Are You Sick of the Pandemic?
What is a person to do in this season of stagnation? We all have a range of experiences and perspectives that build up frustration for several reasons. Our social lives have taken a hit. Businesses have had to become incredibly innovative or have had to set aside their dream. Educators strain to effectively teach their students in modalities that seemed incomprehensible a few months ago. And then there are the creative masterminds out there.
If you make your living and livelihood from producing, entertaining, or designing products and services, you have certainly felt the blow of the pandemic by now. The creative types in our world are especially in a position to suffer. Musicians, artists, and everyone else who lives for the chance to share their talents and uniqueness with the world are struggling.
Even if you avoid wearing a mask or social distancing, you still have severe restrictions on your typical life. We all do. Creative energy flowing through your instrument or brush, camera lens or food creations is a source of life for you. True enjoyment comes from producing something that comes from you, and you alone. It’s how you define your value, in part. When that is yanked away, that life giving source of pride and fulfillment is shattered. To make things even more complicated, we don’t have a timetable for when or if our old life will return. The longer this continues, the more anxious and even depressed we can feel. You are not alone.
One little nugget of help you may be able to use comes from Dr. Anders Ericcson’s research on mastery learning. He’s the one who promoted the idea that 10,000 hours of practice is needed to become an expert in any field. You may consider yourself an expert already because you have spent that amount of time and then some in your field.
Interestingly, just spending time in a field doesn’t exactly make us excellent, much less an expert. There is much more to it. We must go beyond practice and spend time beyond our performance zone. Doing the same thing repeatedly does little for improving our craft. We need to reach for our learning zone. That is the range of growth we invest in that propels our skills into the next level of future performance.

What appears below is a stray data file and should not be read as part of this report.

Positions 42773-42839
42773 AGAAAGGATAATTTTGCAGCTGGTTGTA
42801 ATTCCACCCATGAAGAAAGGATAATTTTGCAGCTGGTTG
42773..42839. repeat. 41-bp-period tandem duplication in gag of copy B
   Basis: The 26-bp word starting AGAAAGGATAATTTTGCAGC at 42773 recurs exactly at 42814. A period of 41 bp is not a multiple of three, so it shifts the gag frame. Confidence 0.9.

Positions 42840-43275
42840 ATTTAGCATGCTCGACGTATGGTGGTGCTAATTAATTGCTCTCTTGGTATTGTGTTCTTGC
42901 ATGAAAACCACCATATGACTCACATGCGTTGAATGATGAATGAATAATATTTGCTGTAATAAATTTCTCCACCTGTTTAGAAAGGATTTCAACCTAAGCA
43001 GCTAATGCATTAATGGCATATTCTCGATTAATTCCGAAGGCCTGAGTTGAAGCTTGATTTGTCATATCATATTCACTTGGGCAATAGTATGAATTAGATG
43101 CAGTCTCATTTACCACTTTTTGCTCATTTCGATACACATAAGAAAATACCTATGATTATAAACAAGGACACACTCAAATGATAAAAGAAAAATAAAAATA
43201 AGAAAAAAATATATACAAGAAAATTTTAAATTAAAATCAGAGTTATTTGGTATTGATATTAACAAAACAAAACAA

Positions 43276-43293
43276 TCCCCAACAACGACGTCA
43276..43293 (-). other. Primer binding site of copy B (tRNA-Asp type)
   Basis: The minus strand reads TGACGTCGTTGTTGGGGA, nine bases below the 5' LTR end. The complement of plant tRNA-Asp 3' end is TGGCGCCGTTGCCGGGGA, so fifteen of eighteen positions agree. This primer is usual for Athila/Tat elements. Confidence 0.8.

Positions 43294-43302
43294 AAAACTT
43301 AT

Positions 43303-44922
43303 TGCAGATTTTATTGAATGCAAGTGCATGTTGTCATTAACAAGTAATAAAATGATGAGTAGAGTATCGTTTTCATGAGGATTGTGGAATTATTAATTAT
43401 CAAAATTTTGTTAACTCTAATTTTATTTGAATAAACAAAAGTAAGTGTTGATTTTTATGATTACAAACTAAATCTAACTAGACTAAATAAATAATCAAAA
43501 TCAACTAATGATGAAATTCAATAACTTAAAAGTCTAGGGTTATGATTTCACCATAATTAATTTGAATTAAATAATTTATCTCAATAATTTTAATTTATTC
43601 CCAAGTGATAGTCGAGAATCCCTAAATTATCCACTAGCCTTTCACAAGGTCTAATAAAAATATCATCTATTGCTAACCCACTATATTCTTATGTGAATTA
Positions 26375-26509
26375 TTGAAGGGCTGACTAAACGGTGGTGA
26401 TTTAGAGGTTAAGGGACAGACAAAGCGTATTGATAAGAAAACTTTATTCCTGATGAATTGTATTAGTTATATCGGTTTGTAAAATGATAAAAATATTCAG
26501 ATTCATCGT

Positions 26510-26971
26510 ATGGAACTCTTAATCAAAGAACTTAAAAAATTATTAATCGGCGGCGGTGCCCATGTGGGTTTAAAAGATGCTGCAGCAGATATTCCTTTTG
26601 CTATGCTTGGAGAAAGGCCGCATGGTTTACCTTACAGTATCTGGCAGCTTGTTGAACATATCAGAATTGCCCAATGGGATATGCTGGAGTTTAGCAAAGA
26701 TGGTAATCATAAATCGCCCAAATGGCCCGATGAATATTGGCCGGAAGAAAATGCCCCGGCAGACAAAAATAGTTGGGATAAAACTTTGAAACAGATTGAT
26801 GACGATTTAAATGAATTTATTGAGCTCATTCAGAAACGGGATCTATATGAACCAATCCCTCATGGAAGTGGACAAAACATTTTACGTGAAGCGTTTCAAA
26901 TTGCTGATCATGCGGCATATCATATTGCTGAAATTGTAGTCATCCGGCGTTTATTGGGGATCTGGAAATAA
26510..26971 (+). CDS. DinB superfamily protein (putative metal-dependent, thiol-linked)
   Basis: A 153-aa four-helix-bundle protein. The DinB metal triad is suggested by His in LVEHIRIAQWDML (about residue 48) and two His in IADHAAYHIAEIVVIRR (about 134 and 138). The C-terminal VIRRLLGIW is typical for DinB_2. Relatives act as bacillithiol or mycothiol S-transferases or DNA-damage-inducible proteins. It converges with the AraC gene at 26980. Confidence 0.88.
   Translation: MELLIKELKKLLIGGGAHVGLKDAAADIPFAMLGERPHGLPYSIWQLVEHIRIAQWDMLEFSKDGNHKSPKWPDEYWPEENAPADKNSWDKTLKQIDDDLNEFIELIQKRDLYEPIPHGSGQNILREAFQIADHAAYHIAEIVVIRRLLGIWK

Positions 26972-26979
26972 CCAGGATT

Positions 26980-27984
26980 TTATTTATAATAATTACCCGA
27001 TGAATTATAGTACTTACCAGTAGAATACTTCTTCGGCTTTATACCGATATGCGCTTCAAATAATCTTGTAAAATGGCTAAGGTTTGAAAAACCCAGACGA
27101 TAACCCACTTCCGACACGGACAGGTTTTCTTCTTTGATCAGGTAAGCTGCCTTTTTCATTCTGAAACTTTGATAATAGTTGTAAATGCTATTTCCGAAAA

Alternating between performance and learning allow us to continually improve. Just think of an elementary school teacher who teaches the same methods she learned in college twenty years later and waves off new studies and strategies. Do you want her to teach your child? That tendency to settle for our comfort zone happens in all careers and creative endeavors. But, the greatest of us all will stay eager to learn. That is what separates the mediocre from the best.
So…if you are feeling that missing element of moving forward in your career or life, consider setting up systems of expansion. This mess around us is an opportunity to build your muscles for the next race in your life – your future success. If you are a musician, work on a new style, stretch yourself. Review your previous performances with a critical eye and work to improve. Then set up virtual performances with all your friends or plan an event outside that will give your new talents a chance to shine.
Plan for your future success by setting mini-goals that give you the one up on your old self. It will make this season a time of purpose and lift your spirits.